Payroll is a big part of any business. It includes every employee, from paying and recording their salary or wages to calculating bonuses, benefits, deductions, taxes, and leave.

It starts on the first day of employment and can continue after a person leaves, with the calculation of notice entitlement and your legal obligation to keep records.

In most companies, payroll is one of (if not the) largest expenditure item and it’s every company’s responsibility to ensure it’s done correctly. Getting it wrong could affect staff morale, cost you money, and potentially put you in the law’s crosshairs.

Instead of handling payroll in-house (as many large companies do), an increasing number of businesses are opting to use a payroll service provider that makes the process of running and tracking payroll simpler, quicker, more accurate, and in most cases, cheaper.

Options for payroll solutions abound, from full-service offerings to basic add-ons to accounting software, and it’s worth taking to time to weigh up the choices so you get the one that is best for your company.

Don’t rush. If you make the right call on your payroll service, it will contribute to your company’s success, freeing you up to focus on your customers and building the business.

Here are some points to bear in mind when you’re looking for the right payroll package.


In this day and age, using a web-based solution seems pretty obvious, but it’s a deal-breaker. If you’re not using an online service, you’re already playing catch-up.

Online payroll software gives you 24/7 access to, and control over, your payroll information, so you can easily update it or share it when you need to, e.g. with your accountant or Inland Revenue (IRD).

Having the storage of your payroll data handled by a trusted provider reduces potential payroll risks, removing the need to house it on your own systems and improving security. You won’t have to limit the number of users or worry about expensive licence fees for each user, and you can easily control levels of access.

A good payroll service provider will make updates, fixes, and tax and other legislative adjustments immediately and remotely. This will save you loads of time and effort and give you peace of mind that your payroll is accurate and you’re meeting your obligations.

You’ll also need less in-house IT support.

Integration with your accounting and HR software

Unless you like double-handling information or manually processing and reconciling payroll, then getting a service that integrates with your existing accounting and HR tools is a great idea.

It will mean all your tools use the same data set, creating synergy between payroll, accounts, leave management, performance review and other HR processes.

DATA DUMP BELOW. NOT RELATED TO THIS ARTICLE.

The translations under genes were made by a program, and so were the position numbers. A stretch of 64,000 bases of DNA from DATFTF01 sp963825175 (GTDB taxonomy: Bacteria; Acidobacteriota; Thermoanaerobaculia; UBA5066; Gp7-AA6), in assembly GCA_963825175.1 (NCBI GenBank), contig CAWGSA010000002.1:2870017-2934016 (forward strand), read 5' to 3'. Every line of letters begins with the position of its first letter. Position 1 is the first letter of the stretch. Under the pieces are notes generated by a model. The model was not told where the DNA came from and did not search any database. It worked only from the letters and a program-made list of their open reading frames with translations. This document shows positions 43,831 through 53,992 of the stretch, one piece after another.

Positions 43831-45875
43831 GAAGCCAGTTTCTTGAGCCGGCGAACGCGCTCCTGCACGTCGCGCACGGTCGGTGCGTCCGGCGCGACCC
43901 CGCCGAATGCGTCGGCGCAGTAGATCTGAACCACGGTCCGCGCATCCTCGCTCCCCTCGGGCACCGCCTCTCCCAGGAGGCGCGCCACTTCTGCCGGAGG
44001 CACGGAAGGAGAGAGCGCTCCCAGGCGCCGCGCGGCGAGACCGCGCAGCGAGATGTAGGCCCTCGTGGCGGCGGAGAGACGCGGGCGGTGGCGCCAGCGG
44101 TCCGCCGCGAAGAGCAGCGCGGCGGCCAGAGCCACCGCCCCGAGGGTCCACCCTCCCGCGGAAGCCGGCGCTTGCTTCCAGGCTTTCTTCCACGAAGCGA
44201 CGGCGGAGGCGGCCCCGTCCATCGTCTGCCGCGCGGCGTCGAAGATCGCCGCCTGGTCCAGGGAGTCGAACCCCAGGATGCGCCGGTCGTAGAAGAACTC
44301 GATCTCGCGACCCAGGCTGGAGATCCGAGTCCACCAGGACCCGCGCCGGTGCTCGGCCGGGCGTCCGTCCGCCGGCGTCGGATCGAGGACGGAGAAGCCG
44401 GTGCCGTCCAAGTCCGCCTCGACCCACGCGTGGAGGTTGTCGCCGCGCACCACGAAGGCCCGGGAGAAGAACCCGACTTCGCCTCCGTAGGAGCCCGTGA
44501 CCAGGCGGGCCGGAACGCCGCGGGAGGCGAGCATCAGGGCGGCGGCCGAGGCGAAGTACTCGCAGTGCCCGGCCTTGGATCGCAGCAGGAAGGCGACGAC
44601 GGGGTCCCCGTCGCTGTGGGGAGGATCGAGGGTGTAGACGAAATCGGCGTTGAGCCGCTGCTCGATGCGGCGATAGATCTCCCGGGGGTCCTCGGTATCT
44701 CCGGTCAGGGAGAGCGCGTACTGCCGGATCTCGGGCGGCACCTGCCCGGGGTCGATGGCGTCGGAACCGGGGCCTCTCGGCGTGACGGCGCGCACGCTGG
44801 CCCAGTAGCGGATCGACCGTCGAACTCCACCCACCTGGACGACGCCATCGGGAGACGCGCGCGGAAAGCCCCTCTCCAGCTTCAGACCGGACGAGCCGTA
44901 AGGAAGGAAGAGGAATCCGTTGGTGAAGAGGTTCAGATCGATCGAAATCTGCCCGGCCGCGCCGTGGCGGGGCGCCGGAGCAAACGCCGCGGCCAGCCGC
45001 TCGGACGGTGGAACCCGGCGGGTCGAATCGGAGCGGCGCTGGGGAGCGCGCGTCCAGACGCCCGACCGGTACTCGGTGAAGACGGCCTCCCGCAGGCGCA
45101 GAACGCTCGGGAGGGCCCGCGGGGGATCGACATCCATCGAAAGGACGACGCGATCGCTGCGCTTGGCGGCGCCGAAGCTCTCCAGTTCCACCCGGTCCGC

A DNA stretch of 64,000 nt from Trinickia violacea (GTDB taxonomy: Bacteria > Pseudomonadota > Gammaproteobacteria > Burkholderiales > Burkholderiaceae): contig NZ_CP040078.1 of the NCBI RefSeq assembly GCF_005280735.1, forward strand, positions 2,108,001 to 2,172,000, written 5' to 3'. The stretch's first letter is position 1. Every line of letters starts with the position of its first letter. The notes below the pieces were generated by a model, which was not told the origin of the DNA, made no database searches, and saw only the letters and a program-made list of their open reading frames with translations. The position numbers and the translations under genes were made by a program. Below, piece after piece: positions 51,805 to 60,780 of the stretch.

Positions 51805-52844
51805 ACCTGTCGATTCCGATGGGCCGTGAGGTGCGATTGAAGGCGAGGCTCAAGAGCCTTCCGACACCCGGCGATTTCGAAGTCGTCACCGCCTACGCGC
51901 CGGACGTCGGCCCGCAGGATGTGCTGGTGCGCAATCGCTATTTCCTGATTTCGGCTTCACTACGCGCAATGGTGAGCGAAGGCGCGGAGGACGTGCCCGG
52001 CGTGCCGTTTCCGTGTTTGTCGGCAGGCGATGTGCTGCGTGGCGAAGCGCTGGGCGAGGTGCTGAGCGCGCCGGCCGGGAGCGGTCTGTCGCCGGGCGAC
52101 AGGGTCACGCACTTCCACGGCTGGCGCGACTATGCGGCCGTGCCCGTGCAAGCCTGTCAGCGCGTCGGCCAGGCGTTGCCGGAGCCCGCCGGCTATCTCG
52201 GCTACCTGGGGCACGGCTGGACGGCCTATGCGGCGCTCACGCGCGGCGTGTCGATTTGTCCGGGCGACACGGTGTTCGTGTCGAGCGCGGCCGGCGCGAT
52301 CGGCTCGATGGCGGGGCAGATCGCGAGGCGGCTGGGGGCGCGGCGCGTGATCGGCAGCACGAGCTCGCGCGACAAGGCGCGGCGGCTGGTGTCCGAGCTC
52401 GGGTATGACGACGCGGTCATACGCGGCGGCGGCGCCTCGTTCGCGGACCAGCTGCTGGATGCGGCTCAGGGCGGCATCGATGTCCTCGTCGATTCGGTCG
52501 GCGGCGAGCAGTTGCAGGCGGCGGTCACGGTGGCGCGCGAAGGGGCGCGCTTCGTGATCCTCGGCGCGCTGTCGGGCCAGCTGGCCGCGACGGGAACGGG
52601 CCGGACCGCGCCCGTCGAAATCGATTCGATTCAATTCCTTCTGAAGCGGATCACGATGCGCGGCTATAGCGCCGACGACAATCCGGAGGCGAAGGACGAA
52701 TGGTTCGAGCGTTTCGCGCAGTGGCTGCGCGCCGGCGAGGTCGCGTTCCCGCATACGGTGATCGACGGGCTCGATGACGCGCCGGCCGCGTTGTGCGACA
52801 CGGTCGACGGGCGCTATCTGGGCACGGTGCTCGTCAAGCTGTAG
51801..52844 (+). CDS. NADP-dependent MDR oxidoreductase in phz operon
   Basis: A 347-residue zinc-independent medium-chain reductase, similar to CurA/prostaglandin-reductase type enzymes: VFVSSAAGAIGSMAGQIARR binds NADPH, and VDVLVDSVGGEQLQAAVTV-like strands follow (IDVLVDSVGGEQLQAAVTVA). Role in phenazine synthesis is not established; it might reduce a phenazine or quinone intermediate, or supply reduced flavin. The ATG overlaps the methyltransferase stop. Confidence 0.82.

You’ll only enter employee details once, and your information will always be up-to-date and accurate, with less errors that can happen when you manually transfer data between programs.

Local compliance

We talk a lot about how stressful complying with employment and tax law can be for businesses, especially smaller companies.

Many aspects of payroll are covered by legislation, including PAYE, Kiwisaver, holiday pay, and Employer Tax Credits, and these laws frequently change.

A good payroll service provider will provide knowledge and oversight of current legislation and should ensure you’re always compliant (beware of signing up with a service that doesn’t have local expertise). Aside from saving you time and headaches, you’ll also avoid any potential penalties and increased scrutiny.

Payday filing

From 1 April 2019, all NZ businesses that pay more than $50,000 annual PAYE and Employer Superannuation Contribution Tax have to file payroll information to Inland Revenue electronically after every payday (known as payday filing).

Many companies still have manual payroll process, but since 1 April 2019 they can no longer file paper earnings and tax information each month (unless their annual deductions are less than $50,000).

An efficient online payroll service should make payday filing easy. Then, instead of having to upload your files every time you pay your employees, the software will send them to IRD automatically.

Find out more about payday filing at

Ease of use

A good payroll system should make your admin load lighter, rather than adding to it.

The software should be simple to set up and use, and the transition quick and painless. If you need elaborate training, it probably means it’s going to be tricky to operate, which means you’ll be spending resources that could be employed elsewhere.

Think about your company’s requirements – employee numbers, payroll complexity (e.g. variable rosters vs. fixed hours salaries), staff growth and turnover rates etc. – then find an offering that best meets them. You should have the independence to access and handle your payroll, while at the same time getting a service that does most of the hard yakka for you.